1. Limited experience. You've taught two years in the past ten. That's not a positive for many employers. Do you have other employment during that time?
2. Not certified. That flag speaks for itself. You've also had six years since you were employed to finish your certification and you haven't done it. That is a red flag on your dedication as an educator, to be honest.
3. Unsure what you wanted to do career-wise. Why would a HBD take a chance on someone who may decide mid-year to walk away? What if you choose that starting a family is more important than being a director after this year? It's LEGALLY not allowed to be a point of contention, but frankly it is, especially in the good-old-boys parts of Texas.
If you're serious about being a band director, step one is to get your certification passed, and as soon as possible. Don't make excuses. Find a way to take and pass those two exams. While it's POSSIBLE to get a job if you're not certified, the OTHER red flags on your resume make people leery of taking a chance on you.
Step two is to be willing to relocate. If you're not in a major metro area, you're going to need to plan on working at a "less than optimal" situation for a band director. You'll be a split JH/HS assistant again, or working for a very rural school. If you're in a major metro, consider applying at one of the central urban school districts that tend to have more job openings on an annual basis. Many suburban jobs have literally hundreds of applicants - they can have their pick of employees, and aren't going to take risks without someone talking them into it.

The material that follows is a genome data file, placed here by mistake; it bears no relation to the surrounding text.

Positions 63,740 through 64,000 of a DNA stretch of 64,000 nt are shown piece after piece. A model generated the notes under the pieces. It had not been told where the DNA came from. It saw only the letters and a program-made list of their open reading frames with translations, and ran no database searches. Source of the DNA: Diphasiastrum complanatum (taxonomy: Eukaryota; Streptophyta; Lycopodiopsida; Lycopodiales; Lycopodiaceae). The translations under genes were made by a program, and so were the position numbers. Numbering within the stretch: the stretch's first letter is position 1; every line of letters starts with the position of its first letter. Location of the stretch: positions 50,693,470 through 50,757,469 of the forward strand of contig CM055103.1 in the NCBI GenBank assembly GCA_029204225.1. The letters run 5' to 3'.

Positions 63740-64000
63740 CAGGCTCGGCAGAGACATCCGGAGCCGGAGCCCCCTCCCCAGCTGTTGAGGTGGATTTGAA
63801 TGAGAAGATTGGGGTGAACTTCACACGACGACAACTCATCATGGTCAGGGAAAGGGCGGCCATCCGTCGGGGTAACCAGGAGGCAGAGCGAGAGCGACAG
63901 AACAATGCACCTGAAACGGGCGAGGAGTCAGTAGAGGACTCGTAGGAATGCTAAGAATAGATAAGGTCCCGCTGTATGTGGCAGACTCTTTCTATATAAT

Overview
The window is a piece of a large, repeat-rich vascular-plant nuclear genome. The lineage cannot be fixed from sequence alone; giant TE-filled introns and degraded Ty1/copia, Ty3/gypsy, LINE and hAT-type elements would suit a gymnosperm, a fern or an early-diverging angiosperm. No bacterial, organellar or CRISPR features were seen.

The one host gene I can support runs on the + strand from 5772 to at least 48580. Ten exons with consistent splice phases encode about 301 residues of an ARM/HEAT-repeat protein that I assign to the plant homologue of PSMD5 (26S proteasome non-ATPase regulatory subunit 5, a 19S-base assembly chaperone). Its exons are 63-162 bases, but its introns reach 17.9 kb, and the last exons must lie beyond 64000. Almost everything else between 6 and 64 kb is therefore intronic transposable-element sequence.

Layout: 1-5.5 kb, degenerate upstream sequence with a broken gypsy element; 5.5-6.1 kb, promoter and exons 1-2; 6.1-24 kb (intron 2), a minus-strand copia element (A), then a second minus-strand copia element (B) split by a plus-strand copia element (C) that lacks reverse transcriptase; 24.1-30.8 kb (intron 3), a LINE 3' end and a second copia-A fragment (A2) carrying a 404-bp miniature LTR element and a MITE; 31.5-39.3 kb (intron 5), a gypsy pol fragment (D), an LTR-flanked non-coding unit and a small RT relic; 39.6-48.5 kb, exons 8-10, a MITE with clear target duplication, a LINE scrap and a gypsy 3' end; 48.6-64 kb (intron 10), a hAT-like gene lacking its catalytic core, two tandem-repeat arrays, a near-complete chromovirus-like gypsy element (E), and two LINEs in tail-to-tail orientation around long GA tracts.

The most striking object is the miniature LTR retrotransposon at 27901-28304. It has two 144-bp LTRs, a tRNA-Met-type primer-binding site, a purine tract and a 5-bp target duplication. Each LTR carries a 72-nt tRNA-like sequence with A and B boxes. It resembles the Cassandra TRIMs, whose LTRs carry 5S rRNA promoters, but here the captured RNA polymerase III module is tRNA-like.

Good references will go a long way to getting you an interview. Your objective right now is to get your resume looked at and not immediately discarded due to its major flaws. Maybe be willing to teach privately for a year or two and tech drill? Show that you're willing to put in the work to get your foot in the door?
Best of luck to you - but you've got a tough hill to climb to get into the profession. Regardless of the teacher shortage, there are MANY MORE band directors out there seeking employment than there are positions available. If all of the music colleges in Texas that sent a performing group to TMEA in 2022 graduated only ten band directors a year, there's over a hundred new faces in the industry every single year. There aren't a hundred retirements - and some of the bigger colleges graduate several times more than that number. UNT, Baylor, and UT each are closer to half a hundred than to ten - not even considering UTSA, SHSU, SFA, PVAMU, UH ... and then smaller schools, and *then* out-of-state move-ins, then ...
Final piece of advice: consider teaching elementary for a year or two. That gets you on the district's radar as a music person and you can move up into a band position when it comes available again - or at the least starts building up a positive resume with music positions.